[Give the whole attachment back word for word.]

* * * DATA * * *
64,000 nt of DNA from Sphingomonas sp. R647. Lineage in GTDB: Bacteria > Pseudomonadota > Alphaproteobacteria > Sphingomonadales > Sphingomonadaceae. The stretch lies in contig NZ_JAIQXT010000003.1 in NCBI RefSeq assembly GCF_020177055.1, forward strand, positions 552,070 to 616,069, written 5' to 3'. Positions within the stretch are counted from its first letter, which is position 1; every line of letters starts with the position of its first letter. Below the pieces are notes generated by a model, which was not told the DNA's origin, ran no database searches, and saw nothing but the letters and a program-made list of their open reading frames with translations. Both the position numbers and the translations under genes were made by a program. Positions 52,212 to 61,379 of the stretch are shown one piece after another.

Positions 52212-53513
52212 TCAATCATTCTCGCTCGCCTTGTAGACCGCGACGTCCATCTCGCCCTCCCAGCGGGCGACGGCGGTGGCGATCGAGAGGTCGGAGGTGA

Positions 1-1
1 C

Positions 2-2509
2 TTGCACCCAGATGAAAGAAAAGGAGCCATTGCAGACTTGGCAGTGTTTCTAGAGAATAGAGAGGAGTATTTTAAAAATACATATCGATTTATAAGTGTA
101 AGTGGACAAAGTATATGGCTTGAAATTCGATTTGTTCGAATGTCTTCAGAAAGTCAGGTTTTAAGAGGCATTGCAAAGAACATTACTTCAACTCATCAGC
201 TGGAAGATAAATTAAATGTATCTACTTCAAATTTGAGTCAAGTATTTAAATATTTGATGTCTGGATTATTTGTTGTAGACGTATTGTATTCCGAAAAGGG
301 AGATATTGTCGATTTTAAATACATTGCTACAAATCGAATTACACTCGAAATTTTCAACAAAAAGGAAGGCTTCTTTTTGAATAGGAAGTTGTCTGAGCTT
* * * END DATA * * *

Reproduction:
64,000 nt of DNA from Sphingomonas sp. R647. Lineage in GTDB: Bacteria > Pseudomonadota > Alphaproteobacteria > Sphingomonadales > Sphingomonadaceae. The stretch lies in contig NZ_JAIQXT010000003.1 in NCBI RefSeq assembly GCF_020177055.1, forward strand, positions 552,070 to 616,069, written 5' to 3'. Positions within the stretch are counted from its first letter, which is position 1; every line of letters starts with the position of its first letter. Below the pieces are notes generated by a model, which was not told the DNA's origin, ran no database searches, and saw nothing but the letters and a program-made list of their open reading frames with translations. Both the position numbers and the translations under genes were made by a program. Positions 52,212 to 61,379 of the stretch are shown one piece after another.

Positions 52212-53513
52212 TCAATCATTCTCGCTCGCCTTGTAGACCGCGACGTCCATCTCGCCCTCCCAGCGGGCGACGGCGGTGGCGATCGAGAGGTCGGAGGTGA

Positions 1-1
1 C

Positions 2-2509
2 TTGCACCCAGATGAAAGAAAAGGAGCCATTGCAGACTTGGCAGTGTTTCTAGAGAATAGAGAGGAGTATTTTAAAAATACATATCGATTTATAAGTGTA
101 AGTGGACAAAGTATATGGCTTGAAATTCGATTTGTTCGAATGTCTTCAGAAAGTCAGGTTTTAAGAGGCATTGCAAAGAACATTACTTCAACTCATCAGC
201 TGGAAGATAAATTAAATGTATCTACTTCAAATTTGAGTCAAGTATTTAAATATTTGATGTCTGGATTATTTGTTGTAGACGTATTGTATTCCGAAAAGGG
301 AGATATTGTCGATTTTAAATACATTGCTACAAATCGAATTACACTCGAAATTTTCAACAAAAAGGAAGGCTTCTTTTTGAATAGGAAGTTGTCTGAGCTT